NZ dollar lower as Cyprus bailout hits
The New Zealand dollar tumbled from its closing highs last week as the European Union's €10 billion (NZ$15.8b) bailout of Cyprus sent global risk sentiment spiralling downward.
The kiwi recently traded at US82.30 cents, up from US82.05c at 5pm on Friday, and was unchanged at 75.50 on the Trade Weighted Index of major trading partners' currencies.
The local currency had risen as high as US82.90c at the close of trading last week, after the US winning streak was tarnished by cooling manufacturing data and flagging consumer confidence.
But as trading resumed this morning, the kiwi dropped dramatically on the negativity surrounding Saturday's political turmoil.
Cypriots have made a run on the banks after learning that one of the conditions of the bailout was a 10 per cent tax on deposits.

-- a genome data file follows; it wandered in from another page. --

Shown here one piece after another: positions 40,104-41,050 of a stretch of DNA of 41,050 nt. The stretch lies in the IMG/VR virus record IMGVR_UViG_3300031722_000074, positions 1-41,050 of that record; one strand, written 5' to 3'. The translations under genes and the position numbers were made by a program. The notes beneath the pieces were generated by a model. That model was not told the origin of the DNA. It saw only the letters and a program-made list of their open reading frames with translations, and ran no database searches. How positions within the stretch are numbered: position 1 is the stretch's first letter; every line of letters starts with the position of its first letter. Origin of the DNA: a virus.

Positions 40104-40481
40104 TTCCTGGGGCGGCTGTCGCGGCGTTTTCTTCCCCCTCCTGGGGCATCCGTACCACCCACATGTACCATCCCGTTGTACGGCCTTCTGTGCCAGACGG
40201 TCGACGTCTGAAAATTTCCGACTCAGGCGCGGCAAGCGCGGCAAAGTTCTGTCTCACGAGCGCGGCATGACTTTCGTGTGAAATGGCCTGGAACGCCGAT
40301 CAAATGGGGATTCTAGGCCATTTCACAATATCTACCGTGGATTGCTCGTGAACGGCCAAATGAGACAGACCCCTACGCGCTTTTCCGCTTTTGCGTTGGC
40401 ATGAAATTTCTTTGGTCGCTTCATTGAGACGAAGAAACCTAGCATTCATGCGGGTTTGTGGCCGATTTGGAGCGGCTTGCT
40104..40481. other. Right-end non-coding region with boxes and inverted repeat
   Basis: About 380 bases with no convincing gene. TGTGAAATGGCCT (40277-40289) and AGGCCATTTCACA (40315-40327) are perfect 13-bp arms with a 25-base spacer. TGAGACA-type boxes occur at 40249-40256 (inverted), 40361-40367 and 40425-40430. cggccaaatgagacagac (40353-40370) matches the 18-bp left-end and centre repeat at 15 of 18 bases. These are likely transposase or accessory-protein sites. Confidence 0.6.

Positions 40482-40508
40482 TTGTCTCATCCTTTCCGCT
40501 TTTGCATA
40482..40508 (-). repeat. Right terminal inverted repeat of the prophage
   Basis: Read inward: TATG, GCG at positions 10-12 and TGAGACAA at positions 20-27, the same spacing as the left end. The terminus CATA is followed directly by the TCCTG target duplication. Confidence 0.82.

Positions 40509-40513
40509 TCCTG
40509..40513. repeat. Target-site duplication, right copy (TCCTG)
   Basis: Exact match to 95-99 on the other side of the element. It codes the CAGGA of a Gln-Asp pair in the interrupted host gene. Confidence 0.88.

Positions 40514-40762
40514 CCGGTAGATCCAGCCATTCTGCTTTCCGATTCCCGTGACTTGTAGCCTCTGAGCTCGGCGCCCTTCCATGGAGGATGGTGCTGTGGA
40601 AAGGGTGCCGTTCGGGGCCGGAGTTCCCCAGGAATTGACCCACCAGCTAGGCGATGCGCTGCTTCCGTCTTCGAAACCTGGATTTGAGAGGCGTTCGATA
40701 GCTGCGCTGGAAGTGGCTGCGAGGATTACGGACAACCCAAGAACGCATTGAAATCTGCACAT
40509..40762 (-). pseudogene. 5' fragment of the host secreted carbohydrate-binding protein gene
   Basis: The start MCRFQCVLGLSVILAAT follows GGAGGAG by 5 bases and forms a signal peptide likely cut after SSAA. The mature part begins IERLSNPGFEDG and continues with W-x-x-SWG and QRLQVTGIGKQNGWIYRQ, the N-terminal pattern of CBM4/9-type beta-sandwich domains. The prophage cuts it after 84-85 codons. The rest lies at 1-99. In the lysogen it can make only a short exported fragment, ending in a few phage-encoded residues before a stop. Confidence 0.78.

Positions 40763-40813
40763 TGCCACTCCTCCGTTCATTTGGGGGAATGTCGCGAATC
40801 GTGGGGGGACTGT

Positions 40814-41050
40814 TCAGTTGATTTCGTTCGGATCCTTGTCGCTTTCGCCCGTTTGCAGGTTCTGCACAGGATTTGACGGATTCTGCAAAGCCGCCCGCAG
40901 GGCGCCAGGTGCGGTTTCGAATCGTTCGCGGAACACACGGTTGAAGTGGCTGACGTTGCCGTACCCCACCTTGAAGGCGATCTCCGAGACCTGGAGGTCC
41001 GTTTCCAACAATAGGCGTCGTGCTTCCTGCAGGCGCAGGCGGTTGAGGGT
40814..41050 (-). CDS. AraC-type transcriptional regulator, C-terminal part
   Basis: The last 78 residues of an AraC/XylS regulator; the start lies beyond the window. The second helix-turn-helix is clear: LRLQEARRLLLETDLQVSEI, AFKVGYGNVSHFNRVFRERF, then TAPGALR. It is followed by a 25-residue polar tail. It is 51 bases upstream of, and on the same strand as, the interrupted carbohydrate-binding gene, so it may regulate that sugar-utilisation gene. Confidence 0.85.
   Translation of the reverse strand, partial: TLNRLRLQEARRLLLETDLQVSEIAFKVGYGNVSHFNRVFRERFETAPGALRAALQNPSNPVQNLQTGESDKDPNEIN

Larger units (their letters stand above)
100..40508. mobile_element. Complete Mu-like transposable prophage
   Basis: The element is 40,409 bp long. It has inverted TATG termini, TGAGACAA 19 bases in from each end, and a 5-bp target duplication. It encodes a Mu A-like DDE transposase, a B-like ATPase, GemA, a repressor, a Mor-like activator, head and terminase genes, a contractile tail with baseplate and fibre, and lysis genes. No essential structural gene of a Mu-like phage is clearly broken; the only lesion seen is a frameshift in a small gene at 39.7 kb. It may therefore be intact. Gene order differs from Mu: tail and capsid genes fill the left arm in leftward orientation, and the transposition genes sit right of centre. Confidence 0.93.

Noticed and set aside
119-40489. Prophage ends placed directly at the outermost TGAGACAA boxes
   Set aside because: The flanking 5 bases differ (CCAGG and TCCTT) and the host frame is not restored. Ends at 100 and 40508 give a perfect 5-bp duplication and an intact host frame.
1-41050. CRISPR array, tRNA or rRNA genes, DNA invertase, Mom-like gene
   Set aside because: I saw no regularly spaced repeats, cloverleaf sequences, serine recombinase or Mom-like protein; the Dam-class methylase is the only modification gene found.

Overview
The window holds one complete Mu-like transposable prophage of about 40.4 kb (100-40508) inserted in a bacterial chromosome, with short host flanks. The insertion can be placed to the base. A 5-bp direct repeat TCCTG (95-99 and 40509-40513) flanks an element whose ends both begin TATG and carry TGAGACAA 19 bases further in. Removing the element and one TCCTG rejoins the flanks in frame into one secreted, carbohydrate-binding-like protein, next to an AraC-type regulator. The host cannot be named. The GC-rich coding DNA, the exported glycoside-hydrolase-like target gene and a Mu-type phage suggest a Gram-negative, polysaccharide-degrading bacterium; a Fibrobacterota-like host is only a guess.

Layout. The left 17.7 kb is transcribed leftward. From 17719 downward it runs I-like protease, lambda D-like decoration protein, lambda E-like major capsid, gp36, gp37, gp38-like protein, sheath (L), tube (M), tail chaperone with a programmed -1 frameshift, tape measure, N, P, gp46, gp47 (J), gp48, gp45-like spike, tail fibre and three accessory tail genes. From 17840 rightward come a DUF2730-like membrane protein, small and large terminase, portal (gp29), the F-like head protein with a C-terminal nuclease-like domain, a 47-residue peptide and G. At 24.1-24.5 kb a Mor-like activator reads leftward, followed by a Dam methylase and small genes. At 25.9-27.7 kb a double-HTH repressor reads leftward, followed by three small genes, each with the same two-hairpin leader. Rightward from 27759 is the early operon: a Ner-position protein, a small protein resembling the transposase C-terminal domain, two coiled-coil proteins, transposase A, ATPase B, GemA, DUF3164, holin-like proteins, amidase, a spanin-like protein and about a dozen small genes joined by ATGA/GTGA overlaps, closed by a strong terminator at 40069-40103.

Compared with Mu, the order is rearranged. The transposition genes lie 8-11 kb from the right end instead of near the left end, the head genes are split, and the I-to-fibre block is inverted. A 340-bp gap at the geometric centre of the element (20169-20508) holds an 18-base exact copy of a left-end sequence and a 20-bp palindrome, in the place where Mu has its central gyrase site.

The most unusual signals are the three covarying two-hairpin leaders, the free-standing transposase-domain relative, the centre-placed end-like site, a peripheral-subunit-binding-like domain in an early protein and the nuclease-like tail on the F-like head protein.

ASB Institutional head of FX sales Tim Kelleher said the bailout was necessary to prevent Cyprus from being bankrupted and ejected from the fragile European Union.
"You've seen the risk currencies get hit very hard this morning," he said.
European equities were also likely to see a significant selloff when markets opened.
Kelleher said the kiwi was likely to enter a period of consolidation, and any rebound would be governed by reaction from the rest of the EU and from equity markets.
On the crosses, the kiwi recently traded at 79.54 Australian cents, up from A79.12c at 5pm on Friday, and 78.80 yen, down slightly from 78.83 yen. It opened at 63.58 euro cents, up from 63.05 euro cents, and 54.37 British pence, from 54.34p earlier.
Kelleher said the kiwi was likely to spend the day on the back foot, trading between US82c and US82.50c.